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Marriott expects faster growth with mid segment brands

Marriott International, which has emerged as the largest hotel company post its acquisition of Starwood Hotels & Resorts, expects faster growth from mid-market and four star brands including Aloft, Fairfield, Courtyard and Four Points by Sheraton compared to its luxury portfolio in the country.


As it expands its reach from 19 to 33 cities, the majority of this is expected to happen in the secondary and tertiary markets where there is greater potential for such mid-scale brands. Rajeev Menon, Chief Operating Officer, Asia Pacific (excluding greater China), Marriott International, said, “It is the mid-market segment which is growing faster and this is going to be strongest area of growth as we enter more smaller cities compared to the big box formats.” Eyeing the budget space Despite taking over as the largest player in terms of number of rooms (18,000 rooms in India), Marriott International and Starwood do not have a presence in the budget or moderately priced segment where its nearest competitor Taj (14,000 rooms) has the Ginger brand of hotels. There is a possibility of Marriott bringing in more of its mid scale lifestyle brands like Moxy into the country.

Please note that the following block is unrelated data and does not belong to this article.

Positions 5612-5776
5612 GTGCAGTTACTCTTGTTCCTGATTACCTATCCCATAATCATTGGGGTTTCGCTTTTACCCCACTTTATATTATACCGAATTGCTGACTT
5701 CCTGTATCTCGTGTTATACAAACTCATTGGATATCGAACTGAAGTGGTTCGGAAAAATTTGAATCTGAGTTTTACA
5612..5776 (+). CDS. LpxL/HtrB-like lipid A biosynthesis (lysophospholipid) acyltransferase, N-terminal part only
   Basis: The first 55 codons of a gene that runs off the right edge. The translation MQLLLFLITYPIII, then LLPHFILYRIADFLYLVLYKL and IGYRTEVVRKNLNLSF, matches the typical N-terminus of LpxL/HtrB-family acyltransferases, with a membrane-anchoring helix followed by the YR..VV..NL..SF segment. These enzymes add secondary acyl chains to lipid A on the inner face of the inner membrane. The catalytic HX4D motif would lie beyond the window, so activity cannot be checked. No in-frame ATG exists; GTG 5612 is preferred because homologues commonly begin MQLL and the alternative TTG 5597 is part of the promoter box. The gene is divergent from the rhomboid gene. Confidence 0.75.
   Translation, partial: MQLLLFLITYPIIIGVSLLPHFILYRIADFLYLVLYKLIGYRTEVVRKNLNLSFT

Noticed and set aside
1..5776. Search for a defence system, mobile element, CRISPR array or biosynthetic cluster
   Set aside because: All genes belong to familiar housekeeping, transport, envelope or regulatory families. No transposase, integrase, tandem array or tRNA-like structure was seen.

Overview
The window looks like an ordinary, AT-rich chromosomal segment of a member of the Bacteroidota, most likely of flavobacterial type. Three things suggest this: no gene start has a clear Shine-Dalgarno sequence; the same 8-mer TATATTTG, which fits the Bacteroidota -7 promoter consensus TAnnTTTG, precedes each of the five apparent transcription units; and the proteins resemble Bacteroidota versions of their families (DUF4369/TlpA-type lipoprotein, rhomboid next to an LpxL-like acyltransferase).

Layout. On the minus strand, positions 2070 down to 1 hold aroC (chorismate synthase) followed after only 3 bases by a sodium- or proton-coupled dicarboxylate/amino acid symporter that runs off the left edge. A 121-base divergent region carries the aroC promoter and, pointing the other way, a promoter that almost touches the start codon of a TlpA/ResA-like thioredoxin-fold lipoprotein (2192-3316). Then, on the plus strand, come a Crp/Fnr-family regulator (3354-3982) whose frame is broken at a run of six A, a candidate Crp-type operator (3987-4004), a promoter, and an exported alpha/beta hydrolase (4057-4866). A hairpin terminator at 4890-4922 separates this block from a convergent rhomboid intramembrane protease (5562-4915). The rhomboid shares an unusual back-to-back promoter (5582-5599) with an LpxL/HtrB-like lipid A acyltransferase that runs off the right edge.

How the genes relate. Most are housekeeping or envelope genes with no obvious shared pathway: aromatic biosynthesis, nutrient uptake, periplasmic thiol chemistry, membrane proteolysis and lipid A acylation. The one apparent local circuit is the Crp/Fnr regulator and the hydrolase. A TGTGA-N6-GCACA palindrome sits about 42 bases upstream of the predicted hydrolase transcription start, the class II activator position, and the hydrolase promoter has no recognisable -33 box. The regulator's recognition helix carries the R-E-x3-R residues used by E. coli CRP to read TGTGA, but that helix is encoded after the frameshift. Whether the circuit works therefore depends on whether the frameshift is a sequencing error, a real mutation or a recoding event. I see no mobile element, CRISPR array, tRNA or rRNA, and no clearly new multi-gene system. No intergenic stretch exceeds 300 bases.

“Moxy is a moderately priced lifestyle brands and there is an absolute possibility of taking it to India since we have already launched the first Moxy in Indonesia in the Asia Pacific region,” he said. In fact, when it was getting its mid market Fairfield brand into the country it did extensive research and also forged a JV with Samhi Hotels( a privately owned hotel asset company) for distributing Fairfield. Now, as it has a pipeline of almost 100 new hotels, almost half of these additions would be in the mid-scale segment. While it already has two Fairfield properties in India through its JV with Samhi Hotels in Bangalore, 14 new hotels are being planned in smaller cities like Lucknow, Indore, Belgaum and Amritsar. Medium pricing Considering the majority of its business is expected to come from domestic travellers, having more mid to moderately priced hospitality brands is going to be the way forward. “Indian demographics, the middle class and low cost carriers is having a tremendous impact on domestic travel and today we have changed our business to becoming domestic heavy,” he said.